“Do you even have to ask?” Vladimir said, grinning wide. “Let’s go. The sooner the better. You might have to spot me, though. I gave my last note to Nikolay. He looked like he needed it today.”
“No sweat, man,” Alexi said with a nod. “We’ll spot you. Supporting Nikolay is worth my cash. How’s he doin’?”
“Didn’t stop to chat, just to bum a light,” Vladimir said, lifting the cigarette. “What are we waiting for?”
“Viko, you’re welcome to come too, if you want,” Dimitry said, turning to Viktor and grinning. “As long as you keep that mouth of yours shut, anyway.”
Viktor was already shaking his head and he patted the side of his satchel and the laptop inside. “Thanks, but I have a lot of homework to get to. Unlike some people, I want to go somewhere with my life.”
“See what I’ve had to deal with today?” Vladimir asked, rolling his eyes. “He hasn’t stopped, not once.” He turned back to a frowning Viktor and said, “Get your homework done, Viko. If there’s still time left in the day to have a little fun, give me a call and come join us. We’ll show you what you’re missing.”
“Don’t wait on me,” Viktor said, thinking about his workload. “I have two papers due, and a progr—”
“Yeah, yeah, yeah,” Vladimir said, cutting him off. “You’ve got lots of important shit to do. Go ahead and call me anyway if you change your mind. Later, Viko.” He took one final draw on his cigarette and then dropped it at his feet, crushing it under his heel before turning away from Viktor. He clapped Dimitry on the shoulder and the three began walking down the street in the opposite direction of home.
Viktor shook his head in disgruntlement, watching them go for a moment before starting home again. Dimitry and Alexi did not attend school with the brothers, but they’d known Vladimir since preschool. They weren’t bad people, per se, but they were rough around the edges as surely as Vladimir was and hadn’t been the greatest influence on Vladimir’s life. Viktor’s father had banned them from his home, and Vladimir had taken it personally. It was all part of the same struggle.
Before he realized how far he’d gone, Viktor was walking up the steps to his family’s small and modest home, in the middle of a long row of urban houses. Although their father’s position granted him enough money to afford something grander, he saw no reason to give up the home he’d purchased with his wife twenty years earlier. There were many memories contained within the walls which he’d never be able to replace if he left. Viktor understood. His entire life had been spent in that house, and so nearly all of his memories were tied to red brick and dark wood which formed the walls of the building. He couldn’t imagine living anywhere else.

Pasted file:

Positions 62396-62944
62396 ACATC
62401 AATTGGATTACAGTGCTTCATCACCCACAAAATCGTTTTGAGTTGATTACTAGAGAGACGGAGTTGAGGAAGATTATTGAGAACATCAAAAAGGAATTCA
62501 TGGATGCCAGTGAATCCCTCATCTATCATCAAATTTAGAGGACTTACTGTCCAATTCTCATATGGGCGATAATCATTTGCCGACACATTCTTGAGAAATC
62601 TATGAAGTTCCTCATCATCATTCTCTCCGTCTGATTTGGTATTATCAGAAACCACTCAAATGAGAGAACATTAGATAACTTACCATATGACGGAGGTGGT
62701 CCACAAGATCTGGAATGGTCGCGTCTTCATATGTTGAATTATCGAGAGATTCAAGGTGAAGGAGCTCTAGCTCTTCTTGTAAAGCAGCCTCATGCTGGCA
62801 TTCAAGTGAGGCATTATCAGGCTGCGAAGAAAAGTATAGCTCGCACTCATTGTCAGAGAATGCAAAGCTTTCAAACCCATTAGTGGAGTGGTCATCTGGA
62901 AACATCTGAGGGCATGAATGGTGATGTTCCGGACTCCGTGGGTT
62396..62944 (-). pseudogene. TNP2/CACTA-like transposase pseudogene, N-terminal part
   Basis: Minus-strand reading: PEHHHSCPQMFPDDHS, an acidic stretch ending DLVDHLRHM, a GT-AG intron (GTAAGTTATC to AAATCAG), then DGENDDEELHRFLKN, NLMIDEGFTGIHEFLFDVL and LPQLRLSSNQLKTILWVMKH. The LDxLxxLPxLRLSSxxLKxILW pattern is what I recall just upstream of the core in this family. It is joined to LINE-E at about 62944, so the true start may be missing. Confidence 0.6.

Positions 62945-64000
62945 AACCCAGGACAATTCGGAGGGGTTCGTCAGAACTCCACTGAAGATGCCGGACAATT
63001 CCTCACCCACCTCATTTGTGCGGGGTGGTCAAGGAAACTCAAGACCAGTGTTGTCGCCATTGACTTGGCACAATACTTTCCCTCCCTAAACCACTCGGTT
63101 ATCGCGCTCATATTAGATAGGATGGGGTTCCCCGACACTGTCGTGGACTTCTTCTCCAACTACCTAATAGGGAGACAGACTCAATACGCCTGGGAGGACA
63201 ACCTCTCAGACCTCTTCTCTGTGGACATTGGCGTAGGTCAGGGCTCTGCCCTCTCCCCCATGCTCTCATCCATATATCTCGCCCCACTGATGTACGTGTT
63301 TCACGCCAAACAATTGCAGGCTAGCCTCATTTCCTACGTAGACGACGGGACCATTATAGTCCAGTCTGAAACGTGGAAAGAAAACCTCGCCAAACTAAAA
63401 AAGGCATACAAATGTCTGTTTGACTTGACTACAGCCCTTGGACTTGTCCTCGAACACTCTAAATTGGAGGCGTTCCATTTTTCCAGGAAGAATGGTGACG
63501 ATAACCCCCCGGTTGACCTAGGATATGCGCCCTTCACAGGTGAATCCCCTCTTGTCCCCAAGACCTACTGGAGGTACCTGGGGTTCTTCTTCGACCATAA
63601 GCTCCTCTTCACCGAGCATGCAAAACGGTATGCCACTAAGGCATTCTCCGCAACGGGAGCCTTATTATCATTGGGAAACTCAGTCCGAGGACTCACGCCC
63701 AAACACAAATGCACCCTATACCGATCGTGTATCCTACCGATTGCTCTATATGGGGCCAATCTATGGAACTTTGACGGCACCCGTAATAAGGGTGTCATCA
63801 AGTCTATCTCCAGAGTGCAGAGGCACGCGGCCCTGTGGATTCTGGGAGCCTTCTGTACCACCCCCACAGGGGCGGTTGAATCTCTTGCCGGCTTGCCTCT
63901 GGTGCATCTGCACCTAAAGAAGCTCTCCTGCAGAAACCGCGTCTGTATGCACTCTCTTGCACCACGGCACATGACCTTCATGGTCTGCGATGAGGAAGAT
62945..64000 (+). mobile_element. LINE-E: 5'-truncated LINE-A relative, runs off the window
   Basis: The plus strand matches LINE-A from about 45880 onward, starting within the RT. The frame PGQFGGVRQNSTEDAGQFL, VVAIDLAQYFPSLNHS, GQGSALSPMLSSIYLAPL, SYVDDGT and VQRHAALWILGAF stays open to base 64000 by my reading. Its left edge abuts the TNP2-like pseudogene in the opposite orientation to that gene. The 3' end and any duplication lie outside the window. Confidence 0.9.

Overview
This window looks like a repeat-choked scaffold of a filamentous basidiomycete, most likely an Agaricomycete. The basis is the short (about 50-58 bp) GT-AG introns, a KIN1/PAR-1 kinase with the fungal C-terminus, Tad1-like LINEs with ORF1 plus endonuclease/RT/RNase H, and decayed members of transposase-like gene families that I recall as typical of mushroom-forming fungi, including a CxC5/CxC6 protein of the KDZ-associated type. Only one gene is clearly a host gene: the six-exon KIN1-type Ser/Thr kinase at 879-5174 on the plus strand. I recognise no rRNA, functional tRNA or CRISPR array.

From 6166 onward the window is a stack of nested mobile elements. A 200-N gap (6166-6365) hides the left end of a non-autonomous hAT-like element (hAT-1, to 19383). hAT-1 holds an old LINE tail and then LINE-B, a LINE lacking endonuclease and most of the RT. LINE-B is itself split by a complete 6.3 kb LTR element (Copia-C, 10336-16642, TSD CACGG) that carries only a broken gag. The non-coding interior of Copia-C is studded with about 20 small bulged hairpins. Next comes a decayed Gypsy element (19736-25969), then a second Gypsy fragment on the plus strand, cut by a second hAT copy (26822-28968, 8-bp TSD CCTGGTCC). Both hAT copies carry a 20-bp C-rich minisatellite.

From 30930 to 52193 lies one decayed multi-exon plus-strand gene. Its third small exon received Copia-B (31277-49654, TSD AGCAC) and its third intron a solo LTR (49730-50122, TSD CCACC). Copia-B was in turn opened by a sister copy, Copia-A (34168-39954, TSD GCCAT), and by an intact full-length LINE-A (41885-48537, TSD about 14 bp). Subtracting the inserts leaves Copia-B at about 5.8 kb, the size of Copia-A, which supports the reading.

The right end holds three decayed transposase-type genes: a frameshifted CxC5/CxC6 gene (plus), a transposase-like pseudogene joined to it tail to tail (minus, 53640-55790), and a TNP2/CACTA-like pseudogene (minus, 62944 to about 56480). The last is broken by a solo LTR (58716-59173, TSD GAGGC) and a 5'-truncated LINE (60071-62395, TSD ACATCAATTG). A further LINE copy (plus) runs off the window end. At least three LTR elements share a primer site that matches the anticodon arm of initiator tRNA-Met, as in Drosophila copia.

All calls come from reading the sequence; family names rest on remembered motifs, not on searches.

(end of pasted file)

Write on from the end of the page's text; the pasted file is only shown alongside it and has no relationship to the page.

He fit his key into the lock and pulled up on the knob before twisting it. The latch had been balky for ten years, requiring the ritual in order to avoid becoming stuck. They could have replaced the lock many times over the years, but it added character to the house, and they were used to opening it. There was no reason to change what already worked, Mikhail repeatedly advised them all.
He walked into the kitchen for a drink before working on his homework and found a note waiting for him. The note was written in his father’s careful penmanship, and was hanging from the fridge so he’d be sure to see it as soon as he entered the kitchen.
I had to leave before you came home. Helping with a case tonight and I won’t be back until late. Order food if you can’t find anything to eat for dinner, and don’t forget to do your homework. I heard about your detention, and I’m proud of you for standing up for our heritage.
Take care of Vladimir.
Viktor took the note down and folded it up, suddenly glad Vladimir hadn’t come home with him. He’d just make another point about their father’s failure as a parent, and Viktor would have no choice but to listen. Like the doorknob and the house, some things just never changed, no matter how much better they could be.
~ ~ ~ ~ ~
“Hey, Viktor. Are you there?”
Nobuyuki’s voice in Viktor’s ear was a welcome distraction from the English paper. He was struggling with vocabulary again, and his Russian to English dictionary was getting more use than usual.
“Yeah, I’m here, Nobu. Glad you called. I wasn’t expecting to hear from you tonight, but this paper is killing me,” Viktor replied, laughing lightly. “Do you take English with Mrs. Henderson or with Mr. Sanders? I can’t remember.”